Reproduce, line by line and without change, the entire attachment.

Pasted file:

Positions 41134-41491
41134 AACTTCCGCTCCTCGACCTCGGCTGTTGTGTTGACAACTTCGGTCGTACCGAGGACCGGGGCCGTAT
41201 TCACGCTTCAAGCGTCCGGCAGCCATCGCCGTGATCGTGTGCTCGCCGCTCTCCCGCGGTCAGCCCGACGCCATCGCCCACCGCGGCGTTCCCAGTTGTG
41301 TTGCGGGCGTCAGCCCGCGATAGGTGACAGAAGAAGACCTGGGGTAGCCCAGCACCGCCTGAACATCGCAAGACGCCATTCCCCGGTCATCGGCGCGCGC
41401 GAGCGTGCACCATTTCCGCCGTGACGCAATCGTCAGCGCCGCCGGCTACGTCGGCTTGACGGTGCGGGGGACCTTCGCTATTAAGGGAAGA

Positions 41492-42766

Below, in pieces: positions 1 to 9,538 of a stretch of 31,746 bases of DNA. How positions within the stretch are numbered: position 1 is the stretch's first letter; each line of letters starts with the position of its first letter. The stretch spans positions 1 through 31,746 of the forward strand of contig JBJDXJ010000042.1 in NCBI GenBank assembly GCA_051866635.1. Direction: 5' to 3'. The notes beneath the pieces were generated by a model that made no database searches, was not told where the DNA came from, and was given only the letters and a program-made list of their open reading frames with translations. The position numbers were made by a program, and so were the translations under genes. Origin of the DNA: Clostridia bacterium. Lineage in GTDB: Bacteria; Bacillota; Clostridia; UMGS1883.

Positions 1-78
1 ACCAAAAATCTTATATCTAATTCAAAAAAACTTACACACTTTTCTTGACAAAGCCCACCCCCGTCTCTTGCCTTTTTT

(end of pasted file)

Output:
Positions 41134-41491
41134 AACTTCCGCTCCTCGACCTCGGCTGTTGTGTTGACAACTTCGGTCGTACCGAGGACCGGGGCCGTAT
41201 TCACGCTTCAAGCGTCCGGCAGCCATCGCCGTGATCGTGTGCTCGCCGCTCTCCCGCGGTCAGCCCGACGCCATCGCCCACCGCGGCGTTCCCAGTTGTG
41301 TTGCGGGCGTCAGCCCGCGATAGGTGACAGAAGAAGACCTGGGGTAGCCCAGCACCGCCTGAACATCGCAAGACGCCATTCCCCGGTCATCGGCGCGCGC
41401 GAGCGTGCACCATTTCCGCCGTGACGCAATCGTCAGCGCCGCCGGCTACGTCGGCTTGACGGTGCGGGGGACCTTCGCTATTAAGGGAAGA

Positions 41492-42766

Below, in pieces: positions 1 to 9,538 of a stretch of 31,746 bases of DNA. How positions within the stretch are numbered: position 1 is the stretch's first letter; each line of letters starts with the position of its first letter. The stretch spans positions 1 through 31,746 of the forward strand of contig JBJDXJ010000042.1 in NCBI GenBank assembly GCA_051866635.1. Direction: 5' to 3'. The notes beneath the pieces were generated by a model that made no database searches, was not told where the DNA came from, and was given only the letters and a program-made list of their open reading frames with translations. The position numbers were made by a program, and so were the translations under genes. Origin of the DNA: Clostridia bacterium. Lineage in GTDB: Bacteria; Bacillota; Clostridia; UMGS1883.

Positions 1-78
1 ACCAAAAATCTTATATCTAATTCAAAAAAACTTACACACTTTTCTTGACAAAGCCCACCCCCGTCTCTTGCCTTTTTT